Thank you to Lammé and Associates.
Aaron Stites and Ashley Elliott sat side-by-side on one of the couches in The House living room, small stacks of paper lying nearby as residents of The House passed by on their way to the kitchen. Stites’ and Elliott’s life and jobs surrounded them; realistically, they didn’t have time for an interview, but they took the time for me.
“What’s the goal of The House?” was a question I was eager to ask them, because whatever the goals of The House are, they will go right through the pair sitting across from me.
Stites’ and Elliott’s stories read almost like two mirrors reflecting each other. Both grew up in Grand Junction and went to Fruita Monument High School. Both graduated from Colorado Mesa University. Both spent significant time working among teens and other young people in unstable situations. And now, both of them are essentially the one-two punch for The House, Stites serving as Program Coordinator and Elliott as Case Manager, positions they’ve held for nearly two months now.
“Each kid represents The House’s goal,” answered Stites, confidently. “The goal is tailored to each kiddo’s diverse situation.”
This response typifies the approach Stites and Elliott take toward their kids at The House, an approach begun and groomed by Stites’ experience in an education program in Nicaragua and Elliott’s experience as Senior Case Manager for Mesa County Child Protection Services, positions the two of them held prior to joining The House.
“I really enjoy working with people and helping people toward their goal, whatever that is,” said Elliott. “I really found my niche with teenagers. They want to learn, they want to grow, they are willing to try new things. They are really challenging too, which is why I really enjoy working with them.”
“I feel like I grew up in a bubble – good family, good home,” added Stites. “And then I heard about this homelessness. I saw the numbers and was shocked at how big the problem was and how little it was being addressed.”
That bubble has been popped, according to Stites.
“Just being part of a program that addresses this very real problem drew me in,” said Stites. “We hear about kids that are digging holes by the river; it’s hard to fathom. I don’t know how I would have ever dealt with it if I had to go through what they go through..”
“It’s a different philosophy here on working with kids, which I was very excited to be a part of,” said Elliott. “It’s not the punitive, ‘You’re bad, you’ve done wrong,’ it was, ‘Yep, that is your life, let’s take you as you are and move forward.’ I tell that to all the kids: ‘Once you’re my kid, you’re always my kid.’ And they definitely feel that around here.”
“When I first applied I wanted to be a part of The House no matter what it was,” added Stites. “What’s been really neat is seeing just how this community has coalesced around this cause. And I really don’t believe that that would happen in any other community.”
For months, Stites and Elliott heard all about the numbers representing the homeless teens in Mesa County. Putting faces to those statistics has sent ripple effects through both of them.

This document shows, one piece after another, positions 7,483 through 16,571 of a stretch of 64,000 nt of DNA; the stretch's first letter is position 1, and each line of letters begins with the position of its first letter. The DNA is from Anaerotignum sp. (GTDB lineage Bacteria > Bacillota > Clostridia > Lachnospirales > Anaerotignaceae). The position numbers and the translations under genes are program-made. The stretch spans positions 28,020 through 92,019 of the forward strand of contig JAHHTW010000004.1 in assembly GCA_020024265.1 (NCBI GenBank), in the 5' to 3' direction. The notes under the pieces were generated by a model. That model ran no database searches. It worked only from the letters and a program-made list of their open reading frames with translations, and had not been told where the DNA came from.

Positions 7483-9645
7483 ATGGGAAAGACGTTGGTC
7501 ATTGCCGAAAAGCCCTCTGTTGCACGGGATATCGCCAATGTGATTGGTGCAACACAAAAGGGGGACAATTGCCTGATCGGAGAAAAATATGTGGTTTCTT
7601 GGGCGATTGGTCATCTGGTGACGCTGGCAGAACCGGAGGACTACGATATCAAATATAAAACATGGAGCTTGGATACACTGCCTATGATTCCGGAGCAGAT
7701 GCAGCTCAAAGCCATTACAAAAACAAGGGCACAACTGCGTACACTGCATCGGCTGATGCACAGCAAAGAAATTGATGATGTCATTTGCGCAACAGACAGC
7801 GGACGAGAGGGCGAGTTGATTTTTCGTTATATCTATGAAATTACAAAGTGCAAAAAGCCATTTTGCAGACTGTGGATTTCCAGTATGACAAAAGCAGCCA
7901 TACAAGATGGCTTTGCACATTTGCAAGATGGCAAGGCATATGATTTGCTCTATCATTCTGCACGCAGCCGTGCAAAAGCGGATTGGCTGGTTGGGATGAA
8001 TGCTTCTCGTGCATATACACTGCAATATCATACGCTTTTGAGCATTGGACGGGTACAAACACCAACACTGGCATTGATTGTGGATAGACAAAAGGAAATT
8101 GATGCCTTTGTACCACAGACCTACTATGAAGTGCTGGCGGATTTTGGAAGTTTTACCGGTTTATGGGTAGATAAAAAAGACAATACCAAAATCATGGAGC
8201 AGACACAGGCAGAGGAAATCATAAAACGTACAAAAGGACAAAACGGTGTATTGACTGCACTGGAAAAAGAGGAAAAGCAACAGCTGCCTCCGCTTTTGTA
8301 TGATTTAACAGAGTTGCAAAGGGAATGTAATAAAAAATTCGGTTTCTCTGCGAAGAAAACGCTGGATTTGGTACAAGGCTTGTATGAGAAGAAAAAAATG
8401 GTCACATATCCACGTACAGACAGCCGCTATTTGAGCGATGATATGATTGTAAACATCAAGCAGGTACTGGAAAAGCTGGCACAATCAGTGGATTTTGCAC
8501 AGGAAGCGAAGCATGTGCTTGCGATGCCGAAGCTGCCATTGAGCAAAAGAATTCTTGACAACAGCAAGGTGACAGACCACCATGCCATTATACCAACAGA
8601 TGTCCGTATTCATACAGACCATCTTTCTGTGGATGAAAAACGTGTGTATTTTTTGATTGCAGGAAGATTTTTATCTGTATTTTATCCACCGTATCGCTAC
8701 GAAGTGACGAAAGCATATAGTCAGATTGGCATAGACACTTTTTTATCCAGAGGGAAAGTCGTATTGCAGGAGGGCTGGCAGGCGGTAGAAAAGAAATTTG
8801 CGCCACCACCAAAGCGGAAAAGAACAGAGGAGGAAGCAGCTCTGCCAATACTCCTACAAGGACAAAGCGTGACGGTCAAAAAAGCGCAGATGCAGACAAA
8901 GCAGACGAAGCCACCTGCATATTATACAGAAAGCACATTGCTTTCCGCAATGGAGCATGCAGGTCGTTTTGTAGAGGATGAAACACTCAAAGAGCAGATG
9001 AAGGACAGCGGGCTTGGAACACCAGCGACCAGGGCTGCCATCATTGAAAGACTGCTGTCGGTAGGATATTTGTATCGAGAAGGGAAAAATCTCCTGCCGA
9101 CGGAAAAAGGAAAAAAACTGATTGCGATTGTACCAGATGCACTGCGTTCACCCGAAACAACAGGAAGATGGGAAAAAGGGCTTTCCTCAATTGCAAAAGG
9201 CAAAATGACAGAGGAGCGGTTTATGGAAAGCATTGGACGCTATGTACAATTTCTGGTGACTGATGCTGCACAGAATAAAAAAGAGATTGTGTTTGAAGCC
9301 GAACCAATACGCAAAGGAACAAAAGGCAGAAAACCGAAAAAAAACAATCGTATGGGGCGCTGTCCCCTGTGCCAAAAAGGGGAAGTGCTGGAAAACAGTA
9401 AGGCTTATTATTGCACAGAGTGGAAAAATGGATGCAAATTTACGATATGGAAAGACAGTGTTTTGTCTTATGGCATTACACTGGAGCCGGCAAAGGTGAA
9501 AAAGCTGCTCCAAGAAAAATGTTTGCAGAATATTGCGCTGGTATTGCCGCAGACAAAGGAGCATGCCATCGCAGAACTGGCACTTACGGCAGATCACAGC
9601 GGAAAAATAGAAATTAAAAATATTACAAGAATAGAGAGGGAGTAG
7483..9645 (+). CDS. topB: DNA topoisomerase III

“I am so shocked at the diversity of kids walking through the door,” said Elliott. “Everything from very young ones running away from parents all the way to graduated and trying to go to college. They have the future all planned out, but they need the help to get to that next step. The variety here has been amazing, which is very challenging in my position, because it’s not anything cookie-cutter at all, you have to think outside the box with every single kid.”
“I anticipated that maybe we would see kiddos come in that were completely broken and with a sense of hopelessness,” added Stites. “And while there may be elements of that, overall they do have a lot of hope and a lot of goals and they haven’t nearly given up. And it can get busy around here and I get stressed out, but you always have to think about what they’ve been through and how we can best help them out. That’s got to be the root of everything.”
Stites and Elliott started this race needing to clear a few hurdles, and having cleared those hurdles early on has prepared them for the ones they know are coming.
“There were times when we were really struggling just to get the license for this place,” said Stites. “And those were hard days. But recently we’ve been hearing kiddos say, ‘I feel really safe here,’ and, ‘The House is a beacon of good,’ and I don’t think that’s lip service; I think those are just some examples of the sentiments that we’re starting to hear. And early on in the program, that’s all you could ask for. That’s what gets us through the tough days.”
The doorbell to The House then goes off, a rapid-fire succession of rings, and Stites just smiles.
“That’s one of our kids,” he said. “He always rings the doorbell like that.”
Stites lets the young man inside, and as he makes his way to the kitchen, Elliott locks her eyes onto mine.
“Right there,” pointing at him, “is a perfect example of the need for safety at this place. That kid was having hallucinations, delusions, very severe mental health issues, and it’s been days since he’s had any of those experiences. Above all, this place provides a safe place where kids can have an environment where no one’s going to hurt you. But I also think it meets that need we all have as humans, to connect with people and have that deeper layer of relationship, to get connected into a community. And that’s what drew me here.”
“I think we went from an idea, this big dream on May 1, to now; it’s actually going, it’s running, and it’s working.”
She pauses, glancing at the young man in the kitchen.
“Cause the kids are telling us it is.”
To learn more about The House and how you can donate or volunteer, please visit the website at www.thehousegj.org.